Since Yasargil's description of his first cases of the bypass between the superficial temporal artery and the middle cerebral artery6, this became an important adjunct to the management of the ICA sacrifice. Although the use of saphenous vein as a larger conduit, instead of the EC-IC bypass using superficial temporal artery, has being increasingly used7,8 it remains to be proven if it is safer and how should the decision be made regarding which type of bypass should be selected9. Cerebral perfusion tests, like SPECT, could be one of the parameters to be considered in the decision-making process regarding grouping patients in high or low risk for delayed ischemic events.

CASE

A 35-years-old woman presented with unilateral right frontal headaches associated with progressive decrease in right visual accuity. A CT scan depicted a parasellar mass, with uniform contrast enhancement, in the right cavernous sinus region. Her neurological performance was otherwise normal. A digital carotid angiography showed a giant transitional type carotid cavernous aneurysm (Fig 1).


After medical clearance and informed consent signed up she went for the HUCFF BTO-SPECT protocol, wich included anticoagulation with heparin (5000 UI) during the procedure. A balloon was placed in the petrous carotid artery and inflated untill complete stop of the anterograde flow was assured. Contralateral ICA injection showed a good cross-filling from the left ICA. Cortical veins filled in both hemispheres at the same time. Hypotension challenge was induced with nitroprusside infusion aiming 30% reduction of the mean arterial pressure in the last 15 minutes of the test and Serial neurological examination was performed every 2 minutes during 30 minutes.

After first 15 minutes of inflation of the balloon and already during the hypotensive challenge the IV infusion of the 99mTc-ECD10 was completed. She did not presented any neurological symptoms or signs during the test. After the occlusion time, the catheter was withdrawn and she was sent for the SPECT imaging at the Nuclear Medicine Service. Despite the patient being asymptomatic during the occlusion time, the SPECT images showed an hypoperfusion " infarct-like" image on the right middle cerebral territory (Fig 2).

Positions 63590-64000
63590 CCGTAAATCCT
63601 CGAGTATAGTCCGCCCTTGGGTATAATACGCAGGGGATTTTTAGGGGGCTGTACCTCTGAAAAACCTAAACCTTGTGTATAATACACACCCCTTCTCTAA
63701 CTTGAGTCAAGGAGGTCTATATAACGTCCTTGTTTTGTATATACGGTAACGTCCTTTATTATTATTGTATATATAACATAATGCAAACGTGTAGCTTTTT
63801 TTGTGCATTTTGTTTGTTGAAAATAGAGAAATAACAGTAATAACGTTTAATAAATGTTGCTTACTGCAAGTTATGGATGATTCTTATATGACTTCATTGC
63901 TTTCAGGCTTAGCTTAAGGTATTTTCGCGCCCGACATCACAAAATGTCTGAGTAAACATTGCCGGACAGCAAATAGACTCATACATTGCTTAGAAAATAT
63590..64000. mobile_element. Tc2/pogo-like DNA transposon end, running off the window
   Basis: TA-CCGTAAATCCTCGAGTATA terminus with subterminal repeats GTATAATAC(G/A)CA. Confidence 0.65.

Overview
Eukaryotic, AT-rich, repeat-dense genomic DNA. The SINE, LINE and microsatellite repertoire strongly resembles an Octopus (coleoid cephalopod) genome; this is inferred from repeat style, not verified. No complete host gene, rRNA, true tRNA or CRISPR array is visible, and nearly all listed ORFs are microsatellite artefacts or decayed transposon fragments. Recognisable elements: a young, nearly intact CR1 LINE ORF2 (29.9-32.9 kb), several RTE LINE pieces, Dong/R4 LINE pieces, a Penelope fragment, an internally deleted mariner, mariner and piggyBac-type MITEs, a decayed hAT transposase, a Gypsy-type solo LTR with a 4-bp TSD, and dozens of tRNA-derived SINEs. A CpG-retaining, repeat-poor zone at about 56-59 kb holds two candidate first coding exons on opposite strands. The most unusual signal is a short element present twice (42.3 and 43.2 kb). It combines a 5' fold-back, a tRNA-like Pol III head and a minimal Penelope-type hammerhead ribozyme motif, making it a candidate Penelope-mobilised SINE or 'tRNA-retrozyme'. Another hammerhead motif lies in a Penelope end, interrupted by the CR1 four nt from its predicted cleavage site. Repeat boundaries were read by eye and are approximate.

Based on the results of the test and considering the threat of future ischemic events, particularly in a young patient, it was decided for the high flow saphenous vein bypass between the right cervical carotid artery and the middle cerebral artery. During the operation, there was an atherosclerotic " bleb" already intradural, passing through the elevated parasellar dura (aneurysm mass), confirming angiographic impression of transicional-type of carotid cavernous aneurysm. We proceeded with anastomose of a saphenous vein segment to the cervical ICA and, distally, to the middle cerebral artery, with cerebral protection during the procedure.. After verifying good bypass flow, the cavernous segment of the ICA was definitely trapped by ligating its cervical portion and clipping the intracranial one just distal to the aneurysm. Trapping of the aneurysm with complete isolation from the circulation will decrease the chance of rupture by backward flow and will enhance the bypass patency by interruption of the competitive ICA continued perfusion. Postoperativelly she was maintained euvolemic and under aspirin therapy. Bypass pulse palpation is usually difficult due to postoperative soft tissue edema. A transcranial doppler confirmed the shunt patency. CT showed the aneurysm thrombosis and no evidence of ischemic changes in the area of the middle cerebral trapping for the anastomose. Follow up angiogram showed bypass patency (Fig 3 A and B).